Sotheby’s Vintage Wine Auctions

Indulging in something “with a richness and hedonistic sensuality that is sublime” is what Jamie Ritchie describes as one of life’s greatest joys. As Sotheby’s senior vice president and head of wine, Ritchie knows that a good, quality bottle leaves a lasting impression on your palate. With a combination of maturity, depth and finesse, vintage wine is what wine lovers distinctly select for the perfect sip.

“Generally, buyers look for mature wines to drink now, and younger wines for investment,” says Ritchie. Whether you decide to uncork an aged bottle of wine for a casual dinner or a grand celebration, owning your own wine collection ensures that you have access to first-class bottles that you can enjoy today or years down the road with friends and family.

“At Sotheby’s, we inspect each bottle of wine to make sure that it is authentic and in good condition,” says Ritchie of the international auction house. “The collector is then confident in their purchases.” Sotheby’s Wine is a retail business and auctioneer, hosting international auctions that garner knowledgeable wine lovers from around the world.

Sellers of wine collections want to reach a wide audience and maximize every bottle’s value. Sotheby auctions meet their expectations due to the company’s attractive reputation and increasing popularity. “We have seen a much wider geographic diversity, with Asia becoming far more important, along with new buyers from South America,” affirms Ritchie. “We also continue to see new North American buyers coming into the market, so our buyer base continues to expand.”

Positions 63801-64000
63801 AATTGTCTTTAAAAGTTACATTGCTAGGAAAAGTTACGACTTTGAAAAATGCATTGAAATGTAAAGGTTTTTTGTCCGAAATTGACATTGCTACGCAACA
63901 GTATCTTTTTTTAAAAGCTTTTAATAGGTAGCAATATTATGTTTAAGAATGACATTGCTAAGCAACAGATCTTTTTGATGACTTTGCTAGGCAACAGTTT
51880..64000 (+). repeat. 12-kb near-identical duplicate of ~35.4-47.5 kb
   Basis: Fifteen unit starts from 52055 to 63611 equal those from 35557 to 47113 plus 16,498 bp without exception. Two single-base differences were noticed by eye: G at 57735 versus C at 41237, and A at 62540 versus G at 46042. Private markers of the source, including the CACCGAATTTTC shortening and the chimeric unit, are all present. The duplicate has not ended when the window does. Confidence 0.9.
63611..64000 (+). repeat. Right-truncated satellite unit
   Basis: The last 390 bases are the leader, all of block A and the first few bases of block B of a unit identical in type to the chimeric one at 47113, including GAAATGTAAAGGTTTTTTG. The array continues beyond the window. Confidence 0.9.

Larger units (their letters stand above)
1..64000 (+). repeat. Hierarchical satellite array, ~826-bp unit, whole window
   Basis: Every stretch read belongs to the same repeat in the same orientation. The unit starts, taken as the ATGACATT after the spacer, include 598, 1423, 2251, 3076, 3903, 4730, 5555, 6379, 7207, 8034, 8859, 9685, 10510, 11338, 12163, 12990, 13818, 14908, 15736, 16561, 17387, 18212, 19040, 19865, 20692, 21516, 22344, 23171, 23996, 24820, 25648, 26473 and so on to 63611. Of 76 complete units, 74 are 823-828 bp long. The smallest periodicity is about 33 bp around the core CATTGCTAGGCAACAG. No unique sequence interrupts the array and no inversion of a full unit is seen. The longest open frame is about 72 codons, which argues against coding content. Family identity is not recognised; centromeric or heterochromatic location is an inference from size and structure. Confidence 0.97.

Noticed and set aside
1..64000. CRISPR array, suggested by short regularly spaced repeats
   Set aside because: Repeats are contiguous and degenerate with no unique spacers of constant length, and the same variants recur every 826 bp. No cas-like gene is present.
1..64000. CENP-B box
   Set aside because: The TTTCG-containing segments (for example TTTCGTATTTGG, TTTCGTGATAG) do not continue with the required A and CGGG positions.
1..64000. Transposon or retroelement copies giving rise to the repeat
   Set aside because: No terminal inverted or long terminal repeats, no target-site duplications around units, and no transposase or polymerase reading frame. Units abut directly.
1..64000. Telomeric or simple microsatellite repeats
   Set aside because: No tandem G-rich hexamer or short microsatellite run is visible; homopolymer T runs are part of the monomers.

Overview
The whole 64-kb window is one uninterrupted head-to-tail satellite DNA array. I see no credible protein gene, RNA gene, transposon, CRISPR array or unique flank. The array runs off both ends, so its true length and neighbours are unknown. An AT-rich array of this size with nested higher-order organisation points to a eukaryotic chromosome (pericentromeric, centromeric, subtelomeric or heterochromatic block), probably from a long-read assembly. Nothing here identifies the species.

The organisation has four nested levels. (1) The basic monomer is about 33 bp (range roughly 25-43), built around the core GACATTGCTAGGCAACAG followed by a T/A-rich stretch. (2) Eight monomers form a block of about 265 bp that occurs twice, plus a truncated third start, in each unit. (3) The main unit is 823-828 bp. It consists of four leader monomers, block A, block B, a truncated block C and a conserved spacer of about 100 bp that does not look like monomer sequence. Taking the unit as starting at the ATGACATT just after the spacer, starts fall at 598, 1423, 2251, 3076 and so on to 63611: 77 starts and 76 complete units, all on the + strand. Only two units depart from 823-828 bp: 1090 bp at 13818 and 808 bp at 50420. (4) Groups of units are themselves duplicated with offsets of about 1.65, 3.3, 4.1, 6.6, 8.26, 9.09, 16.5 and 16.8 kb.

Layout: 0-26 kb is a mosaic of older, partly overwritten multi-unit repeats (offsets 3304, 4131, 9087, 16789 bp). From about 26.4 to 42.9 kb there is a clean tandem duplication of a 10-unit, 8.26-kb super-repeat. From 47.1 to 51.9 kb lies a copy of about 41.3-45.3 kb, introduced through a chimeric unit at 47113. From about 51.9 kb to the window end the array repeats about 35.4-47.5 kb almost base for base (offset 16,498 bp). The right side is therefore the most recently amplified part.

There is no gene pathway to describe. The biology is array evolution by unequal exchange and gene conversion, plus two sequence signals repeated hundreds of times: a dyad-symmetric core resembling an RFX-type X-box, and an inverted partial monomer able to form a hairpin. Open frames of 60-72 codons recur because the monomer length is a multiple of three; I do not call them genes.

What makes a vintage wine valuable is the combination of necessary components that craft its memorable taste. Complexity, power and concentration are among the qualities that a wine connoisseur looks for when purchasing a bottle or a collection. Keeping quality wine sealed for many years makes every sip that much more extraordinary when it’s finally opened. “Some wines just have so much appeal, that when you catch them on the right day, a bottle goes down very quickly, indeed,” says Ritchie. Some of the bottles Sotheby’s carry  are from renowned châteaux such as Mouton Rothschild, Lynch-Bages, Margaux and Haut-Brion.

Knowing how to properly store wine is important when spending money on a bottle or collection. Many wine collectors buy for long-term aging, but if kept in poor conditions, the taste and value of the wine can depreciate. Light, humidity, and temperature all play a role in the conservation and aging process. Ideally, wine should be kept in the dark, at 13 degrees Celsius, and with 60 – 80 per cent humidity so that it doesn’t dry out.

Sotheby wine auctions will take place on various days from September to December this year, in New York, Hong Kong and London. With vintages more than a century-old and exclusive collections, Sotheby’s auctions will draw many people in for a celebration of the sweeter things in life.

AUCTION HIGHLIGHTS

• Sotheby’s global wine sales totalled $37,313,989 in 2010, with a 94 per cent increase in just one year. Hong Kong was the most successful in sales, followed by London and then New York.

• Selling wine in the three major auction centres of New York, London and Hong Kong, Sotheby’s $37.3 million total is the highest for any auction house selling in those centres.

• Robert Sleigh was announced as head of Sotheby’s Wine, Asia, and Michelle Chan as its wine specialist. Since they were appointed in July 2010, Sotheby’s has been considered the only international auction house in Hong Kong with a fully staffed wine business and experienced wine specialist.

• On October 2, 3, 29, and 30, 2010, some of the greatest wine collections will be auctioned in Hong Kong. Some auctions are estimated to raise anywhere between $3.5 – 5 million.

www.sothebyswine.com

Sotheby’s Vintage Wine Auctions